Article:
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Securing detainees’ access to lawyers

The Legal Affairs Committee underlined the importance of the right to the assistance of a defence counsel in criminal cases, as enshrined in the European Human Rights Convention. According to the parliamentarians, “it is crucially important for a detainee to have access to a lawyer from the outset of the detention in order to guarantee that the rights of defence are practical and effective”.

In adopting a draft resolution based on the report by Marietta Karamanli ( France, SOC), the Committee called on Council of Europe member states to guarantee detainees’ effective access to a lawyer of their choice “from the outset of custody or of any other measure involving deprivation of liberty” - including the administrative detention of migrants and asylum-seekers - and not only at the beginning of the police interview, and to guarantee that access throughout the proceedings.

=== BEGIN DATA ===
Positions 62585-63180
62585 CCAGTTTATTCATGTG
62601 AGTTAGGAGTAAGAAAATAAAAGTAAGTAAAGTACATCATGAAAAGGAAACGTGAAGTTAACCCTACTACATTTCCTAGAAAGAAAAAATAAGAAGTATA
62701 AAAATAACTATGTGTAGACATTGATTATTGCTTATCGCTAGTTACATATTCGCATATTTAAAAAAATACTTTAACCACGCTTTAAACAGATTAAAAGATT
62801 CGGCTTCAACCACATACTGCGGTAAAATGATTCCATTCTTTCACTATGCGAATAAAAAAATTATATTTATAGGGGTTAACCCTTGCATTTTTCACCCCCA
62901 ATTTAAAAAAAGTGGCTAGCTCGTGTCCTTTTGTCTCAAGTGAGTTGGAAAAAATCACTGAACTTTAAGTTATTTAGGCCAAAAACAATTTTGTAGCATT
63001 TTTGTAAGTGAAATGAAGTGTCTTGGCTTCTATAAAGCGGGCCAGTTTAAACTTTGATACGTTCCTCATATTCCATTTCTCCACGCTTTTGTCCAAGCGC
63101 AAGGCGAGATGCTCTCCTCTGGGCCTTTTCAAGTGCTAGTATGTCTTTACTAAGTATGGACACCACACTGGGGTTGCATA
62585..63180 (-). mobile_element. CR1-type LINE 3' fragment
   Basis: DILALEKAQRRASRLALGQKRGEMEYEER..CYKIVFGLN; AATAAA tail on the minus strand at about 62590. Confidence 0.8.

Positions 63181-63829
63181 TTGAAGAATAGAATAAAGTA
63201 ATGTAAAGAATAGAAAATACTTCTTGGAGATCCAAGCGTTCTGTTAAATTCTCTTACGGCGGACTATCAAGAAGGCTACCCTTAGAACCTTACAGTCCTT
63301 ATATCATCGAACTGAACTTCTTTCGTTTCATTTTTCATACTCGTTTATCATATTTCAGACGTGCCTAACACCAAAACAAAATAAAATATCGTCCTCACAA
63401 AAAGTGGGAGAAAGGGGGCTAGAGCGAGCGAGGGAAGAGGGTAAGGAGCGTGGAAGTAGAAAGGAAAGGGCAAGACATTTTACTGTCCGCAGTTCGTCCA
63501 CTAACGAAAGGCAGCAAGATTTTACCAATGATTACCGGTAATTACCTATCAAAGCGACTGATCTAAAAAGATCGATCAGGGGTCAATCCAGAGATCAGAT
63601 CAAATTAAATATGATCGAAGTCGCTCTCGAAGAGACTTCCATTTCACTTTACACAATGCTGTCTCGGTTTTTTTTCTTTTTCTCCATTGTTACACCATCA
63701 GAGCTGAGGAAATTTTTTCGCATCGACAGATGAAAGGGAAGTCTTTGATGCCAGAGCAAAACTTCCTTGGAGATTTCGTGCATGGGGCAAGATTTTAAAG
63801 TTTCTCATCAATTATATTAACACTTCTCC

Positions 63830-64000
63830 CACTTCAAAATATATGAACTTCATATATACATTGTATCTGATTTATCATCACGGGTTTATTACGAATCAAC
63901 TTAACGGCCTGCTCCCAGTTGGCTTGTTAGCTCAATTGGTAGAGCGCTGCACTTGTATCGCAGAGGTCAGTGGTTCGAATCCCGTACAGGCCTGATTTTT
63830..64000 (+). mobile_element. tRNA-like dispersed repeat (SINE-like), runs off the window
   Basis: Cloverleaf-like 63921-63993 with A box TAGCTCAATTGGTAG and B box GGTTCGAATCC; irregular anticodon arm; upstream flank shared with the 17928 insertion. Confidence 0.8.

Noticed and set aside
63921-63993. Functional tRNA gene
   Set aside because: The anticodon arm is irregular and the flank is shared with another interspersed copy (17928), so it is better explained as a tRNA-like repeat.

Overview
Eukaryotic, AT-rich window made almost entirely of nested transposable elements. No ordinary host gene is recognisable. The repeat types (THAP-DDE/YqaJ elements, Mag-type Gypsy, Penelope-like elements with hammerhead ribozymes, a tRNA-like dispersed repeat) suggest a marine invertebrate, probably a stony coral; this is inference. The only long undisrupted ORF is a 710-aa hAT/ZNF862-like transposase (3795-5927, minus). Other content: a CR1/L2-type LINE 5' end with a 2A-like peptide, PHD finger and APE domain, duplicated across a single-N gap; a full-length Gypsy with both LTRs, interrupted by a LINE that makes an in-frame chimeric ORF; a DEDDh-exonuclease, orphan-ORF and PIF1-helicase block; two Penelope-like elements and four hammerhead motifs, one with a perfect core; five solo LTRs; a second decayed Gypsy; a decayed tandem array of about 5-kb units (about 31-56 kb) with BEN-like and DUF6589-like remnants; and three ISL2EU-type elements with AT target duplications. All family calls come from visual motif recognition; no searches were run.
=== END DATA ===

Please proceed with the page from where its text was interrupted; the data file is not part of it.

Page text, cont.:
Member states should introduce, if this is not yet the case, “an independent national system for designating officially-appointed lawyers”, and repeal, if need be, procedural provisions stating that lawyers need the prosecutor’s permission to meet their clients.

The draft resolution also calls on member states to investigate “promptly, effectively and entirely independently” all allegations of threats to, intimidation of or violence against lawyers, including allegations of murder.

In the light of restrictions on the right of access to a lawyer imposed by some member States in the context of the fight against terrorism and in a state of emergency, the Committee reminds member States that a state of emergency is “an exceptional situation that should not persist and should be lifted as early as possible in order to return to the application of ordinary law”. It also calls on national parliaments to establish parliamentary scrutiny of a state of emergency where applicable.